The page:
Andrew Clinger, the Reno City Manager, says revenue is up and is hopeful more new businesses will come to town. Both are signs that Reno's economy is on the upswing as we head into the next fiscal year.
For the first time in five years, the Reno City Council has balanced the budget without layoffs. In fact, the police department even added 12 new officers.
"I think that's a sign that we've reached the bottom, economically, and we're starting to improve and the same is true for the city's budget," Clinger said.
Thanks to a $14-million FEMA grant, announced last month, the city was able to keep 64 firefighters that would have been laid-off when Washoe County and Reno deconsolidated their firefighting operations.
"We're not hiring a lot of additional employees, at this time, but the good news is we're retaining the employees that we have," Clinger said.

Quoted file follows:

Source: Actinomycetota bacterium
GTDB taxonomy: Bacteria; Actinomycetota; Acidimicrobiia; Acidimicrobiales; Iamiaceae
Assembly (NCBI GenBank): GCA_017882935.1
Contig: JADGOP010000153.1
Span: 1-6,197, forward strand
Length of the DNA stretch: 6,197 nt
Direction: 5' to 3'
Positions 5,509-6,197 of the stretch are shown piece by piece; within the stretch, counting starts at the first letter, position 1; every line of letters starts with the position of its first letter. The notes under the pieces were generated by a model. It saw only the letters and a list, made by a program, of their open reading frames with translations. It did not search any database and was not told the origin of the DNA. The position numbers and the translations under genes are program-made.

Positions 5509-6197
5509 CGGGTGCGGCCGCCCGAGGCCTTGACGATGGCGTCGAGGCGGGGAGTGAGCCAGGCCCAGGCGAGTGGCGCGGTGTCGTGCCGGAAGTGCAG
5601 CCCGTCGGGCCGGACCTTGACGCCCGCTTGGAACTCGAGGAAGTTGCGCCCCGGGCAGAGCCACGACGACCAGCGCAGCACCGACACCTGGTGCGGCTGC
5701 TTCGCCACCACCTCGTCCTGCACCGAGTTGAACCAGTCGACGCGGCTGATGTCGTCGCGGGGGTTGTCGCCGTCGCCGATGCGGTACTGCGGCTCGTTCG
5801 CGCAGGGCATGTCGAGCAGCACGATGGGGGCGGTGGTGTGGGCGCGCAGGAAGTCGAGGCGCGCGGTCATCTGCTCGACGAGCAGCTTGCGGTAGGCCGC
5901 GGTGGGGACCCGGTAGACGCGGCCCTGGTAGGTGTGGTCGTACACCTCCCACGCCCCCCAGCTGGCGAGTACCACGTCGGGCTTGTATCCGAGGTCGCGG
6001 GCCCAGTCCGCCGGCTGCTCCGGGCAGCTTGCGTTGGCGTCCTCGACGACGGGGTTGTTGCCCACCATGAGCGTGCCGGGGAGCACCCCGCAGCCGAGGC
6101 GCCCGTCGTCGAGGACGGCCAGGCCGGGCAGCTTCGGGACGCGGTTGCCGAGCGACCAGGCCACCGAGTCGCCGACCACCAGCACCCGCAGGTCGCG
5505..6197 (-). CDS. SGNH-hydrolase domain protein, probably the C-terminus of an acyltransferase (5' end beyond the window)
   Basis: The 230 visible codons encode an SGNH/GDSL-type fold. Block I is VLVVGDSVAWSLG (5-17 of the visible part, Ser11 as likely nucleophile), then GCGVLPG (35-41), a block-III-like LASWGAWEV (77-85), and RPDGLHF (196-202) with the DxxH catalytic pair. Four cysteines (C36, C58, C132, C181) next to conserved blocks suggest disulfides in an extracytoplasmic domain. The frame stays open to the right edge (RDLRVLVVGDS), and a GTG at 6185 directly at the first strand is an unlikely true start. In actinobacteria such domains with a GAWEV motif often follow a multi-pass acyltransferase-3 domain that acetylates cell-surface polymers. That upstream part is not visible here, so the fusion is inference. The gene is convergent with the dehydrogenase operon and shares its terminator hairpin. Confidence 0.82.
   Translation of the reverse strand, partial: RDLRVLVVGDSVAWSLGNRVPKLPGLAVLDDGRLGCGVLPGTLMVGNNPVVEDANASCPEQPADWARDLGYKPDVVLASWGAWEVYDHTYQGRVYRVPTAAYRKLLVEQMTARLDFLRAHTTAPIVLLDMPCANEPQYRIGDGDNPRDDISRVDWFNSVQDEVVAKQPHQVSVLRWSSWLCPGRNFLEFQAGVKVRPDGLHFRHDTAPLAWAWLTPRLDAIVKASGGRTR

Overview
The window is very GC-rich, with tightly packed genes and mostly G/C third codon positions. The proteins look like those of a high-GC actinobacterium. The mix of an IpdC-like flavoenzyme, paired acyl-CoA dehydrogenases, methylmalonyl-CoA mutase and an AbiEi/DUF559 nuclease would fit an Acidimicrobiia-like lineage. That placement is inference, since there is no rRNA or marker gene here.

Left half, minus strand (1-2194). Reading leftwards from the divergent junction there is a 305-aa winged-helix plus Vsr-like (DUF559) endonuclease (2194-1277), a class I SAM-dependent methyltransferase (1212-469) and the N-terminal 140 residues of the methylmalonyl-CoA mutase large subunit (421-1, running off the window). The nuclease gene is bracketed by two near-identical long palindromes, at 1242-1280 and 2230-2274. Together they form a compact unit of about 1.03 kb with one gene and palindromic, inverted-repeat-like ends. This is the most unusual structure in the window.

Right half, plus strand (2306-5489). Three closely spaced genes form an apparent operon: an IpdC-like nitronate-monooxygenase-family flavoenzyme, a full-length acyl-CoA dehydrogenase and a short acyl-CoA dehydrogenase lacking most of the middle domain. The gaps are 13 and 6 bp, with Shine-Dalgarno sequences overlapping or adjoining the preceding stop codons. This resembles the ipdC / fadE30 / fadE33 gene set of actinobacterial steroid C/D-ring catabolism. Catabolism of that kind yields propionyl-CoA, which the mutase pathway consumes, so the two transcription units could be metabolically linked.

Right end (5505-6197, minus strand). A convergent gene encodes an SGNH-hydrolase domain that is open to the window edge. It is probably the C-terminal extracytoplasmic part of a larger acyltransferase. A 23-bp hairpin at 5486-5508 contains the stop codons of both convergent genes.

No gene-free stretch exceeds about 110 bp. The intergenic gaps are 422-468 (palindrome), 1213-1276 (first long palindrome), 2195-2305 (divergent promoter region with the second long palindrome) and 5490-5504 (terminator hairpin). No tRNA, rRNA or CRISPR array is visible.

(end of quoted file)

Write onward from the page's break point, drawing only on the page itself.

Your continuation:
The city council also avoided making a lot of other cuts and found a way to save $250,000 a year, on payroll.
"We currently process our payroll, in house," Clinger said. "We're looking to outsource that to a national company that really that's all their business is, is payroll."
One of the key signs that points to a growing economy is sales tax revenue, meaning people are spending money, again. Property tax revenues are also crucial.
Even though foreclosure rates are dropping, the outlook there still isn't good.
"We are projecting a decline in the next fiscal year, in property taxes, but we think that will be the last year of decline and then it will begin to flatten out, after that," Clinger said.
Still battling 11.6% unemployment, statewide, Clinger admits the biggest challenge is still job growth. The hope is to diversify the local economy with new businesses, while retaining and expanding the ones that are already here.
"We can't rely on just the tourism to make our economy work, that we have to have other industries come here," Clinger said.
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